James Carlos Pigg, to whom we will refer as the petitioner, is here on writ of error to review a judgment by which the trial court denied his petition for a writ of habeas corpus. In so doing, the trial court stated that the petition on its face showed that the petitioner was not entitled to be discharged from custody.
The petitioner was accused of first degree murder and upon the trial thereof was found not guilty by reason of insanity. Pursuant to statute he was committed to the Colorado State Hospital at Pueblo. On March 11, 1963, he filed a petition for writ of habeas corpus in which it was alleged that he was illegally confined at the Colorado state penitentiary under an order of transfer made pursuant to C.R.S. '53, 71-2-4; that the statute is unconstitutional in that it violates the provisions of Article II, Section 25, Article V, Section 1, and Article 18, Section 4 of the Constitution of Colorado, as well as the Fourteenth Amendment to the Constitution of the United States. It was further alleged that the petitioner had been restored to reason and that there is no procedure other than habeas corpus by which he can secure an adjudication of his right to be released on that ground.
Counsel appearing for petitioner in this court did not represent him in the trial court. With reference to the allegations contained in the petition for writ of habeas corpus, he frankly admits that they are wholly insufficient to justify granting the relief sought by the petition. He directs our attention to decisions of this court, and elsewhere, which have determined that the statute authorizing the Governor to transfer insane persons to the state penitentiary for safe keeping does not violate the due process clause of the state or federal constitutions. Tinsley v. Crespin, 137 Colo. 302, 324 P.2d 1033; 95 A.L.R. 1455. He asserts, and correctly so, that Article V, Section 1, of the Colorado Constitution (Initiative and Referendum) "has no bearing on any of the issues involved" in this case; and that Article XVIII, Section 4, which defines a felony, furnishes no legal basis to petitioner for the relief sought by him. It is also frankly admitted by counsel for petitioner that the opinions of this court in Bartosik v. People, 155 Colo. ___, 393 P.2d 571, and Parker v. People, 108 Colo. 362, 117 P.2d 316, clearly demonstrate that there is no merit to the contention that habeas corpus is the only procedure by which petitioner can secure an adjudication that he has been restored to reason. The truth is that such an adjudication cannot be had in habeas corpus proceedings.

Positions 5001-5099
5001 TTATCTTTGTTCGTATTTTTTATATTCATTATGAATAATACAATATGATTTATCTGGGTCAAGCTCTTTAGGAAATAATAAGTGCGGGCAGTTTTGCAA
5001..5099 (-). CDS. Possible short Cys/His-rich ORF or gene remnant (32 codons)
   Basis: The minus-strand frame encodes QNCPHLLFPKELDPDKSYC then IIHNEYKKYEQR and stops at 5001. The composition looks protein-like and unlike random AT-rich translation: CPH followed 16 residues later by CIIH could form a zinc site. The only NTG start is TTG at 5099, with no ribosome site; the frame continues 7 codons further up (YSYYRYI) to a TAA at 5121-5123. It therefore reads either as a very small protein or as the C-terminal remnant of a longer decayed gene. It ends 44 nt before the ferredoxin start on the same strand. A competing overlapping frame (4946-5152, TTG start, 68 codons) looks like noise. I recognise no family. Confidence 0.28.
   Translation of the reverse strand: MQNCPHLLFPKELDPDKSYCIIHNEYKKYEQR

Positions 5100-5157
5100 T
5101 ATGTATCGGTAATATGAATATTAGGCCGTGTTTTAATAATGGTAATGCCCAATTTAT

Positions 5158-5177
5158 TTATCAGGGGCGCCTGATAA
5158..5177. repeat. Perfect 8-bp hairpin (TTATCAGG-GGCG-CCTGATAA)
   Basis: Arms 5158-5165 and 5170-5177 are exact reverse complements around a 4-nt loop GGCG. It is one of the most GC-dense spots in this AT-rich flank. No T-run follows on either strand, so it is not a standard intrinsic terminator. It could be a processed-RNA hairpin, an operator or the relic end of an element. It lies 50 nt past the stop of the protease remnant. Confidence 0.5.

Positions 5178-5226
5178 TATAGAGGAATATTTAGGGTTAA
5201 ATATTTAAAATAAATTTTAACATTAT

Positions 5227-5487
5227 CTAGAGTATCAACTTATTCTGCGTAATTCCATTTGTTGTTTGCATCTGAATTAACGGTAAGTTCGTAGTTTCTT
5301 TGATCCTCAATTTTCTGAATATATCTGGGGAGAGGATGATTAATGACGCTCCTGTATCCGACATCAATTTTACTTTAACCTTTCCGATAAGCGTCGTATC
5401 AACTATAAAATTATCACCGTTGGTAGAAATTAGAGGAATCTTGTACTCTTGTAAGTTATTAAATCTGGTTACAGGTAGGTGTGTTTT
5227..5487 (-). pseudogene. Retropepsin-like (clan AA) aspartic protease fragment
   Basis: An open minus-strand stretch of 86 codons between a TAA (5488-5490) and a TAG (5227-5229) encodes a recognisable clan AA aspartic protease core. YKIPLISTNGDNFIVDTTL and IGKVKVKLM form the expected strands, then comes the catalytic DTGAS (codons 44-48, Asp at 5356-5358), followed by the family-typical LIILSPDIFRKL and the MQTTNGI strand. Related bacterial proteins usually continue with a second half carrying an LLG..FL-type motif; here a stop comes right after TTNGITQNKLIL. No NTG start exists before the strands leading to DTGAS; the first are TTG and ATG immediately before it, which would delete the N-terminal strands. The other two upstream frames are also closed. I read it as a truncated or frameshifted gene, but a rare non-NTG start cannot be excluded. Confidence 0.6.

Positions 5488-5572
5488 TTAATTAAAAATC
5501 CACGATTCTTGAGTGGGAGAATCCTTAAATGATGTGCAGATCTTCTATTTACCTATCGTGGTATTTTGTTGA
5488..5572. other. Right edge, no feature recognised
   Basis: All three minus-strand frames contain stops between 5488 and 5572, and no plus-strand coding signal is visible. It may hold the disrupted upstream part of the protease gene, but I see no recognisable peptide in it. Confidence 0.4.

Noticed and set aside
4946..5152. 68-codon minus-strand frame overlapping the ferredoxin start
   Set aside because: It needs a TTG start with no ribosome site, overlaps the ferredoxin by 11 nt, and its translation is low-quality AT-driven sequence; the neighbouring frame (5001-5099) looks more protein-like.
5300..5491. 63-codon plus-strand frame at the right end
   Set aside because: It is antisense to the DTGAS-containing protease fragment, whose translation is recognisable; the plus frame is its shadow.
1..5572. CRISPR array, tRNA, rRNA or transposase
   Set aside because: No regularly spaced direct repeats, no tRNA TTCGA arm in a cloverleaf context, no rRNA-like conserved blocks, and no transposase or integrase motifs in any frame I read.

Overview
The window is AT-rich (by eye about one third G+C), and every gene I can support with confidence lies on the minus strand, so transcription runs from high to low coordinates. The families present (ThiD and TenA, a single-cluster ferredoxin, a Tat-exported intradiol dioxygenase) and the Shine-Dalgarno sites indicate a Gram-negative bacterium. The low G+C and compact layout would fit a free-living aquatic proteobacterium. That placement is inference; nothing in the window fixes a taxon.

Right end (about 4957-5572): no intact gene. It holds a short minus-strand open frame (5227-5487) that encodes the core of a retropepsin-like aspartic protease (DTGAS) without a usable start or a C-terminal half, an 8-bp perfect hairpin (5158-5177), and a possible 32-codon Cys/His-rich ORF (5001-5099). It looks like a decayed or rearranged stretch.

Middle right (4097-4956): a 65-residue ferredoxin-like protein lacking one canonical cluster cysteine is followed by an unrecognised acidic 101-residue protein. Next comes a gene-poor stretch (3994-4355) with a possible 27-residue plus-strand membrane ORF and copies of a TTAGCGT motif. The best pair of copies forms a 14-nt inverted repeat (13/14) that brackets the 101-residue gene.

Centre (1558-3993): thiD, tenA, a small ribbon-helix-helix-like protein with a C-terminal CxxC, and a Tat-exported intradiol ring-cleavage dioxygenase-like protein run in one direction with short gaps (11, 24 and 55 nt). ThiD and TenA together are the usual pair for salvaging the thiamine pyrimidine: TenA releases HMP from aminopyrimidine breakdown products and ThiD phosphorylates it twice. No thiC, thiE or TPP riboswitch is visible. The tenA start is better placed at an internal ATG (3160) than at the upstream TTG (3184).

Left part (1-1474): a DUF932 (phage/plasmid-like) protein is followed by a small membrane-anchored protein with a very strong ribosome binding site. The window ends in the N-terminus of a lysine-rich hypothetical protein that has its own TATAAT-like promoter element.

Notwithstanding the admitted fact that the petition contains no allegation upon which the trial court would be justified in issuing a writ of habeas corpus, it is argued that for reasons other than those presented in the petition and argued in the trial court, we should nullify the action of the Governor in ordering the transfer of petitioner from the hospital to the penitentiary, and
Suffice it to say that the burden rested upon the petitioner to allege facts entitling him to relief. He raised no issue concerning the insufficiency of the executive order or the failure of the Governor to comply with the statute authorizing the transfer. These arguments are advanced for the first time in this court. In the absence of allegations raising issues in this connection the presumption of regularity sustains the executive order. 39 C.J.S. Habeas Corpus § 120b.
The judgment is affirmed.